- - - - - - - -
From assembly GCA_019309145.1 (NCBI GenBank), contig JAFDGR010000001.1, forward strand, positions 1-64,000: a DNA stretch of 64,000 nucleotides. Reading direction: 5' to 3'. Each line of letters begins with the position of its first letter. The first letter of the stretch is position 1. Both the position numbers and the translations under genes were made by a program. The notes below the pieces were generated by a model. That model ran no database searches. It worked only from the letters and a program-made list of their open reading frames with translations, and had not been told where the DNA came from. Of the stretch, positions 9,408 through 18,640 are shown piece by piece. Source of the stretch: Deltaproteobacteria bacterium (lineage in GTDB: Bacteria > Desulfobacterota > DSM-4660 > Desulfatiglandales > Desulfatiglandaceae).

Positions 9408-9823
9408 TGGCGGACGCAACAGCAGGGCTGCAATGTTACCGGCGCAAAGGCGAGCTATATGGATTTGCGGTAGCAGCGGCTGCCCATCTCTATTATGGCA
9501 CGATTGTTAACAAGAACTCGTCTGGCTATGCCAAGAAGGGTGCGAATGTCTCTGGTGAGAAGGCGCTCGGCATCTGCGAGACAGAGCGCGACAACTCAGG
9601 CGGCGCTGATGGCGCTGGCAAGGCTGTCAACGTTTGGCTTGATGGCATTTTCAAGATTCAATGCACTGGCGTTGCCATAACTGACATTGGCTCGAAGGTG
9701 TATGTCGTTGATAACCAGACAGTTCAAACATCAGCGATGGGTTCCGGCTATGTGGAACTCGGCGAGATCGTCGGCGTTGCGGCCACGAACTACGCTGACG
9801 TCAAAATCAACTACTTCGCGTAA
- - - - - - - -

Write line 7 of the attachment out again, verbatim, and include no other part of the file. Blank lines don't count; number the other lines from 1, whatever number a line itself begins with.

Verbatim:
9801 TCAAAATCAACTACTTCGCGTAA